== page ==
Of course, none of them had a quarterback as good as Carson Palmer, and none of them have gotten quite as much praise as Moore has, from both Palmer and coach Hue Jackson. I'll be the first to admit Moore is worth a shot just in case he's able to break the cycle. But I wouldn't want to cut Johnson for him.
So what about Ballard? Yeah, I can dig that. You don't need a backup tight end now that bye weeks are coming to an end, and it's not like Ballard is an emerging stud. He's had a few good games for the Giants, and he'll have a few more, but the world will go on with him on the waiver wire.
SW: It's something to consider for sure. Stafford's broken finger has gotten most of the blame for his four interceptions at Chicago last week, and Manning's best game this season (254 yards, four touchdown passes in Week 3) came against the same Eagles he's facing this week.
|1.||Denarius Moore, WR, Raiders||57|
|2.||Lance Ball, RB, Broncos||56|
|3.||Damian Williams, WR, Titans||37|
|4.||Kendall Hunter, RB, 49ers||35|
|5.||Ed Dickson, TE, Ravens||27|
|6.||Vincent Brown, WR, Chargers||23|
|7.||Carson Palmer, QB, Raiders||22|
|8.||Laurent Robinson, WR, Cowboys||21|
|9.||Matt Leinart, QB, Texans||19|
|10.||Harry Douglas, WR, Falcons||19|
But if given the choice, I'd still lean ever so slightly toward Stafford.
Though Stafford would certainly be better off without the broken finger, you shouldn't jump to the conclusion that he's a terrible quarterback with it. He was playing with heavy winds in Chicago, which former Bears quarterback Jim Miller thinks contributed to at least one of his interceptions, and the Bears defense has been known to force its share of turnovers. Now that the finger has had another week to heal, Stafford should be in a much more favorable situation against a pathetic Panthers defense this season. True, the Panthers are statistically better against the pass than the run, but that's because teams know they can beat them with the run. The Lions can't beat anyone with the run, not with Maurice Morris in the backfield, so they'll be leaning on the arm of Stafford in a game they're expected to win.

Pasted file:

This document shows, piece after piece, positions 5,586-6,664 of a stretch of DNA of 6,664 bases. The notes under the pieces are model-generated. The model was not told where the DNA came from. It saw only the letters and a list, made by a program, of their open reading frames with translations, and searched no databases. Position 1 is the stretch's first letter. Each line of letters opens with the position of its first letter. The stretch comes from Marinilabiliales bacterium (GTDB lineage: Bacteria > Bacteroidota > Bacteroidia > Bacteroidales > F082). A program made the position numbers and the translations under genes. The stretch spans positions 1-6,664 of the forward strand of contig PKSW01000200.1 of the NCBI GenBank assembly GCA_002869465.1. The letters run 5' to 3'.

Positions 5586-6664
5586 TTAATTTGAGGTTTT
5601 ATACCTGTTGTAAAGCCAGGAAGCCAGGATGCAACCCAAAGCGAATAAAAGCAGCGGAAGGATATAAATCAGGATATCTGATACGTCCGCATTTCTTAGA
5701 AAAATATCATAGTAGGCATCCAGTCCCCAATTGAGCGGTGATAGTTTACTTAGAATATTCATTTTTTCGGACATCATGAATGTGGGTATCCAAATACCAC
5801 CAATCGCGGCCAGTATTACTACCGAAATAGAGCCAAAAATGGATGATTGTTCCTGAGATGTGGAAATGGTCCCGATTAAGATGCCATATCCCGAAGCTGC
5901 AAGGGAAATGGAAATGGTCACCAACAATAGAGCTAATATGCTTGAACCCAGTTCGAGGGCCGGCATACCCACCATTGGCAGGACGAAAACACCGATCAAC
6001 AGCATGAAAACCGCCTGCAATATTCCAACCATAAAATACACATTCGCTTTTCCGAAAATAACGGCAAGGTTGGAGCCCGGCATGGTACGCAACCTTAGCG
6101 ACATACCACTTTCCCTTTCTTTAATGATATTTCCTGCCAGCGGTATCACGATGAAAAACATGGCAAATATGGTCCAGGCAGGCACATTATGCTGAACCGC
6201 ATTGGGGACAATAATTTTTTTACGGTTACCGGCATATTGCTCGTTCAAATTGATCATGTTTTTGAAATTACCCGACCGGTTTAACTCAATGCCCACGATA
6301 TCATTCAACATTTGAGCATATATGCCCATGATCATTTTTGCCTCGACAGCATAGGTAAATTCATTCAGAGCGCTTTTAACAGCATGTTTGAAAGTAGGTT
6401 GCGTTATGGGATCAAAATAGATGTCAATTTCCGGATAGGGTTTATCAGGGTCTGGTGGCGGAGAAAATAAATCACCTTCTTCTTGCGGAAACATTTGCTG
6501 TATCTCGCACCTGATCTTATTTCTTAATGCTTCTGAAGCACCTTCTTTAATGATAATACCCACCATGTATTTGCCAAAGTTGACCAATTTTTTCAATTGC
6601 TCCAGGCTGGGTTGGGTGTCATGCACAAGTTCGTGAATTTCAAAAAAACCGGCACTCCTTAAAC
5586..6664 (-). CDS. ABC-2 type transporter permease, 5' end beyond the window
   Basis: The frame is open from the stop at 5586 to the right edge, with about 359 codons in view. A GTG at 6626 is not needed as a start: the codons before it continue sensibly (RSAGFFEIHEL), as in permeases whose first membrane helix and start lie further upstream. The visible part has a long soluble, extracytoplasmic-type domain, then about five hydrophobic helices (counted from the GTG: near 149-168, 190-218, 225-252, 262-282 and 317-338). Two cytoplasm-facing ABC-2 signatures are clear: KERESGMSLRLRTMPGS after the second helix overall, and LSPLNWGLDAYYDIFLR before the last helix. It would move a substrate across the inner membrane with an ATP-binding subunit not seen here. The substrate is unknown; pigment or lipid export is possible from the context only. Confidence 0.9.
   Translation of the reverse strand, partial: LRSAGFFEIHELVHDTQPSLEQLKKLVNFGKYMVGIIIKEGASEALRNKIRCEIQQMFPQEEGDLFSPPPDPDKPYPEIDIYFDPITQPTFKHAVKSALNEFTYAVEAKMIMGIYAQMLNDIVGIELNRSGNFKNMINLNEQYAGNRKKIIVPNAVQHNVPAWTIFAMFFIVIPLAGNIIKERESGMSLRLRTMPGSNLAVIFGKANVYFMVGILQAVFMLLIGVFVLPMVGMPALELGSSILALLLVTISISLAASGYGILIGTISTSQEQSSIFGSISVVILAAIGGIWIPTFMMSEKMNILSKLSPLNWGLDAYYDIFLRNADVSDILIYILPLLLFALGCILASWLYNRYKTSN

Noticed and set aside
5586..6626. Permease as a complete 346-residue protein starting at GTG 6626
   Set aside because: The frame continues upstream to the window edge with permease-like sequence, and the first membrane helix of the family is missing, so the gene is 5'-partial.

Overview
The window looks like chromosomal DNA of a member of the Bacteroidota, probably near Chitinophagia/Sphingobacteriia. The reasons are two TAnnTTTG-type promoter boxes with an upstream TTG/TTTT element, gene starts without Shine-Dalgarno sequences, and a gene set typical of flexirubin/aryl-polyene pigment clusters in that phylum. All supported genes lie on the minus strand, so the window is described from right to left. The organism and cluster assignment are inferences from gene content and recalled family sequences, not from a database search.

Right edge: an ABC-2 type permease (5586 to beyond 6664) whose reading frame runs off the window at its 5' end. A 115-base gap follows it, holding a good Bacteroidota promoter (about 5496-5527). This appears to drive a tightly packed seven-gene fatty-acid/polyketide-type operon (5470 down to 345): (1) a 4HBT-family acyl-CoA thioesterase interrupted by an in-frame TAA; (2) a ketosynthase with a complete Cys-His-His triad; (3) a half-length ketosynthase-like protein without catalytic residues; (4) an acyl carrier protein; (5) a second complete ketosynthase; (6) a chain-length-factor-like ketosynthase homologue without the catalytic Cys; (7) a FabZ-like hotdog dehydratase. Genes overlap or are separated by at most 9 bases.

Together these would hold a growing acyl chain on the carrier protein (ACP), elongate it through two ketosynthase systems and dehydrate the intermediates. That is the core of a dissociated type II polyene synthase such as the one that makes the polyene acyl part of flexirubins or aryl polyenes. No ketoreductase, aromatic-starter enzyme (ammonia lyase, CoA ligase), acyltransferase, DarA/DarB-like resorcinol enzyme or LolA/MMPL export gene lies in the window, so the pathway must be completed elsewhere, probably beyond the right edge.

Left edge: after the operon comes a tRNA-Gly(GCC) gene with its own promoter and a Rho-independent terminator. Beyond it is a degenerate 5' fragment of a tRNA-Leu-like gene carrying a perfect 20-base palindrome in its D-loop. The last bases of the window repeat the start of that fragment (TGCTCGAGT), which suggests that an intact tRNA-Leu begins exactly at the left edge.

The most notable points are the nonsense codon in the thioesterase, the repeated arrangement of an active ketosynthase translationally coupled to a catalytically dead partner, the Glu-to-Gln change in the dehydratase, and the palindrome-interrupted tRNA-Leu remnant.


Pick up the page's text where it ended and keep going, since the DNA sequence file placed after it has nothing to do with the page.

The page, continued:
So what's the downside to starting Manning? I'll admit it's not much, but a secondary with Nnamdi Asomugha isn't one to be taken lightly, no matter what John Skelton was able to do against it last week. The Eagles' defensive struggles have come mostly against the run, so if the Giants pull ahead early and the Eagles don't have Michael Vick (ribs) to bring them back, I could see Manning throwing less than usual. Ultimately, I think he'll have a good game, but I think the potential for a great game is higher for Stafford.
What should I do with
SW: What are you suggesting you do? Cut him? That'd be crazy. After missing most of three games, he's getting to the point where he could return from his mid-foot sprain any week now, and he was performing like a top-five running back before the injury.
Honestly, I don't see why you'd have any reason to regret the trade now. Stewart and Williams have been useless all season, and though Green has emerged as an every-week option as a rookie, Manningham has actually outscored him during the four weeks McFadden has been dealing with the injury. You've won this deal without McFadden even taking the field.
The fact you don't recognize it signals to me just how disenchanted McFadden owners have become with their early-round pick as they watch Michael Bush pile up rushing and receiving yards for the Raiders. But knowing the history of those two backs -- knowing that McFadden always gets hurt, Bush always does a fantastic job replacing him, and McFadden always regains the job when he's healthy -- I'm thinking Bush's performance is no threat to McFadden's job security. I'm thinking McFadden will be a Fantasy stud as soon as he gets back, and I'm thinking it'll happen within the next two weeks.
Right now, with his value at its lowest point, is the time to buy on him, not sell.
SW: It's at least worth considering. As important as quarterback depth is (as Schaub and Cassel owners have discovered), the starting lineup takes priority. Keep in mind, though, that by losing depth, you'd be losing the ability to play matchups at the position, so you'd prefer to hold on to the quarterback with the better chance of putting up relevant numbers on a week-to-week basis. To me, that's Manning, who has thrown for at least 250 yards in eight of his nine starts. Ryan too often takes a back seat to the running game, which too often makes him a liability to Fantasy owners.
Of course, as the 11th-ranked quarterback rather than the sixth-ranked quarterback, Ryan likely won't fetch as much on the trade market as Manning. Granted, you couldn't expect a No. 1 running back in return for either, but Ryan might not even land you a No. 2. Really, it depends on the level of desperation of the other owner. If he has nothing after Schaub or Cassel, then he might be willing to give up a Darren Sproles, Chris Johnson or Rashard Mendenhall (or an A.J. Green or Jordy Nelson at wide receiver). In a vacuum, though, Ryan's Fantasy value would be closer to that of a Victor Cruz or Mike Tolbert.
If that's not worth it to you, then you might be better off sticking with the two quarterbacks.